Securing the Trump Tower to cost millions and millions forums forums Politics and other things Securing the Trump Tower to cost millions and millions

This topic contains 7 replies, has 6 voices, and was last updated by  Andy Brown 3 years ago.

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    Secret Service is finding it costly to secure Trump Tower. If Trump wants to stay in his tower on weekends, he should pay for it. Not “Mexico” (that’s us taxpayers).



    I have no problem offering critique where warranted, and unfortunately President elect Trump is already making a number of decisions that merit highlighting and challenge, but with respect that may not be a fair jab.

    The U.S. Secret Service went through similar (and also costly) headaches attempting to secure then President elect Obama’s private residence in Chicago in the aftermath of the 2008 election.

    Until the PE actually takes the Oath of Office and then moves into 1600 Pennsylvania Avenue there’s no great (or inexpensive) options for ensuring their security.

    While I personally find Trump Tower a gaudy monstrosity, and no doubt its location presents innumerable security concerns which are likely both complicated and highly costly to overcome, that is PE Trump’s primary residence.

    He has every right to be there and The Treasury Department has a responsibly to ensure its security.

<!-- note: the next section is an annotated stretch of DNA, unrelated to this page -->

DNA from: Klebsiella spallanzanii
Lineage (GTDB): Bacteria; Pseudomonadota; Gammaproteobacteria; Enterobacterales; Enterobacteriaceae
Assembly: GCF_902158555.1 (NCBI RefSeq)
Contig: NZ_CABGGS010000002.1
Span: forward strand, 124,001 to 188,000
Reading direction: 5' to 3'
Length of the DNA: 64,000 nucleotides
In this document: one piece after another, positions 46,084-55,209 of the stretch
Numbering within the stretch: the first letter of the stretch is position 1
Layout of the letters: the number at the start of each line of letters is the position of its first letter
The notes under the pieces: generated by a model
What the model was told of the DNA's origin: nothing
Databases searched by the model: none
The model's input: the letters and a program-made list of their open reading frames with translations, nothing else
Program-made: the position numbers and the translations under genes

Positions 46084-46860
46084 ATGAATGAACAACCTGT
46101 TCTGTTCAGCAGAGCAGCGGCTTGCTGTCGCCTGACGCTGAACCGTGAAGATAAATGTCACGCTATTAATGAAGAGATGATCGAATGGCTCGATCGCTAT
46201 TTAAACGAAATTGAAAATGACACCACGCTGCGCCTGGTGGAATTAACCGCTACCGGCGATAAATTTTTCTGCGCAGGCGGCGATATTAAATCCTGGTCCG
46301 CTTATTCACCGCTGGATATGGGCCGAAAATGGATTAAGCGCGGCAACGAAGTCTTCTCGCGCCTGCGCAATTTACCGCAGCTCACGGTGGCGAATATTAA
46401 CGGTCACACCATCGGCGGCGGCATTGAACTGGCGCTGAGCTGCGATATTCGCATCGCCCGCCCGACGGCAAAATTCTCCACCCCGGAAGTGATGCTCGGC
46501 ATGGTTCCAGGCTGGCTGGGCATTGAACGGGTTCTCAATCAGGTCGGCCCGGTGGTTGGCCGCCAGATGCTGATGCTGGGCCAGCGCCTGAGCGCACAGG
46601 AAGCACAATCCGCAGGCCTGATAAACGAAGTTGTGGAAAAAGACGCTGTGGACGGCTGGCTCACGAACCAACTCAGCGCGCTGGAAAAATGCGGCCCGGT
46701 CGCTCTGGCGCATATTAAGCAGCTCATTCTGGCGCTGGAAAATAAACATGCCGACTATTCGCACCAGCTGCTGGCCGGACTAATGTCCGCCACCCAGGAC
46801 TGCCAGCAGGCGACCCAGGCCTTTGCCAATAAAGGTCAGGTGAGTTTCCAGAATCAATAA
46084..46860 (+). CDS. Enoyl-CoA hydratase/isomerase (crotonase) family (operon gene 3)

If he’s there every weekend as president that’s gonna be one hell of a traffic snarl in Manhattan and a temp flight restriction for air traffic each time. But then 88 percent of Manhattanites supposedly voted for Hillary said one “source” so maybe that’s his revenge.



    Can he build a helicopter pad on top of the tower? Might save money in the long run.



    Skep…a traffic snarl in Manhattan? Oh no!



    If I was a regular dude living in that hellhole, I’d be pretty worried. Target number one for a plane to crash in to.



    Believe it or not the Trump Tower is not a prominent landmark in that neighborhood. In fact the word here is tiny. :). I don’t know if the top of the TT can support the weight of the Presidential helicopters.


    Andy Brown

    Rooftop helipads were banned in New York City after 9/11. Only the three helipads; Wall St, East 30st and West 30st are open today. All of these are on the water.

    Adding a new helipad to the drumpf tower midtown may or may not be structurally feasible but managing the airspace around it like they do at The White House and The Capitol would be no easy feat. With La Guardia, Kennedy and Newark Airports all so close, it probably is a very complex task to change patterns and secure airspace that would not interfere with existing helicopter and small plane commercial traffic. Just a guess.

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